DNA is the fundamental genetic material that encodes genes. DNA, in almost all forms of life, is replicated and passed from one generation to the next. Information is stored in DNA by the sequence of the bases in the molecule: adenine (A), guanine (G), cytosine (C), and thymine (T). By convention the sequences from left to right are the 5′ to 3′ orientation of the sense strand of the DNA molecule, where 5′ is the fifth position on the deoxyribose and the 3′ refers to the third carbon atom of deoxyribose. Information about a gene product is stored as triplets of the bases. The genetic code decodes the triplets of bases, translating the DNA sequence through its messenger RNA (mRNA), an RNA copy of the DNA sequence, into an amino acid sequence. The amino acid sequence folds into a three-dimensional (3D) structure, forming a protein that is capable of some biologic function; these proteins in sum constitute the bulk of physiologic cellular machinery.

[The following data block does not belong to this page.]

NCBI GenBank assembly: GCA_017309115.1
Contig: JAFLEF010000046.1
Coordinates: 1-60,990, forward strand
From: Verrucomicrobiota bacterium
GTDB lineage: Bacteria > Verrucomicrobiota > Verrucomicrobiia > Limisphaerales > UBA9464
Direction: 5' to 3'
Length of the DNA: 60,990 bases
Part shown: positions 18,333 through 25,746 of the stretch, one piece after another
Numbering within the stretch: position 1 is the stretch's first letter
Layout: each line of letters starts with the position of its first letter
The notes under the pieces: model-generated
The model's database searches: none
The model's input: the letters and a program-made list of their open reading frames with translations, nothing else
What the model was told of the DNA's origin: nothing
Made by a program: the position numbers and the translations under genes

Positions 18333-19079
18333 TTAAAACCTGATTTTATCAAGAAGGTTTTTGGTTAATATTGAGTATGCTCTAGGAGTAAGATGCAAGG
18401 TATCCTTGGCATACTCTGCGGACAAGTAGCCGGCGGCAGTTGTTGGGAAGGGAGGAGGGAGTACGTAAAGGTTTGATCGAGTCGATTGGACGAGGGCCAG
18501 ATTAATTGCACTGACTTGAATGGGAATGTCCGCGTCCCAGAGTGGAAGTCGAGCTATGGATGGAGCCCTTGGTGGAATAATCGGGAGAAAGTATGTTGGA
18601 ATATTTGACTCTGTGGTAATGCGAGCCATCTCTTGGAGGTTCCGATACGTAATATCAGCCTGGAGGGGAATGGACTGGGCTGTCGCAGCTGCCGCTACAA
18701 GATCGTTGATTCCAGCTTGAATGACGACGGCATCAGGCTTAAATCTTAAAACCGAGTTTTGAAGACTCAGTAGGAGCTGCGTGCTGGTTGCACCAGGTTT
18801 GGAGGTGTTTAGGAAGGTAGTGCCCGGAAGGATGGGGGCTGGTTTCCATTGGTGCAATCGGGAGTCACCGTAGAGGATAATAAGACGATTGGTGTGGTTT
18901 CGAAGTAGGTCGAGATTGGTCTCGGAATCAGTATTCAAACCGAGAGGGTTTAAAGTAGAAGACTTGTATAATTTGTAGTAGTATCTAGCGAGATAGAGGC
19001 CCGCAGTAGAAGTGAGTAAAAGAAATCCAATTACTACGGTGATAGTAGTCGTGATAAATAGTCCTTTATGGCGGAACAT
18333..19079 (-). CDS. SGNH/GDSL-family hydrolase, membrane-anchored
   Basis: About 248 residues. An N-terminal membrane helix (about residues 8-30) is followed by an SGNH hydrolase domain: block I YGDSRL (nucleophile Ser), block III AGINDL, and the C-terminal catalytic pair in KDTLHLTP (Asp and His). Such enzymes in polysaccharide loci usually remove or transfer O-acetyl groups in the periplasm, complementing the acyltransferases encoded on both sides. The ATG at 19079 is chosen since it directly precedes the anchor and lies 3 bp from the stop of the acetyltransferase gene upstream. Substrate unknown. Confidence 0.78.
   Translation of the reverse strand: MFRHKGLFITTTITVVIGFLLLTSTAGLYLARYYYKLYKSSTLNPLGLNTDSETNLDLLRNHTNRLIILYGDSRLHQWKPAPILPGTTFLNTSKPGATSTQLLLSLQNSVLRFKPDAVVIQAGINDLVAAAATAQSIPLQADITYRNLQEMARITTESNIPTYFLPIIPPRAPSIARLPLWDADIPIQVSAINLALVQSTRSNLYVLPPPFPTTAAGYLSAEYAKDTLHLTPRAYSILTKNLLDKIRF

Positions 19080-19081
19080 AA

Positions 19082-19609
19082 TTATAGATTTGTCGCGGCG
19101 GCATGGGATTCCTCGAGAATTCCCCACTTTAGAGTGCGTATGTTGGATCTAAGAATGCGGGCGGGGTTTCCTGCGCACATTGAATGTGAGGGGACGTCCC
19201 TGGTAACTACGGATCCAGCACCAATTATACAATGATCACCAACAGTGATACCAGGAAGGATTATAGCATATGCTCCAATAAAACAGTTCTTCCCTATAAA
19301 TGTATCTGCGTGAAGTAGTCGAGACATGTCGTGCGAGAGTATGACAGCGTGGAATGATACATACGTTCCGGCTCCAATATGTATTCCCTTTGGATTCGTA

Recent advances in genetics and molecular biology have challenged some basic tenets of the field. Classically, it has been felt that proteins, rather than DNA or RNA, are the majority of this machinery. However, although this is generally the case, there are several notable exceptions to this principle that have been emphasized by recent advances.6 These include ribozymes, microRNAs, and others.7 Because RNA can serve both informational and catalytic roles, it has been postulated that it might in fact be the evolutionary forerunner of both proteins and DNA.8 In addition, it has become apparent that not only the sequence of bases along the DNA molecule but also modifications to the DNA bases and their associated histone and nonhistone chromosomal proteins can be used to transmit information across generations.9 Although most molecular biologic observations can be explained using classical concepts, these new findings are causing a basic reassessment of the fundamental tenets of molecular genetics and biology.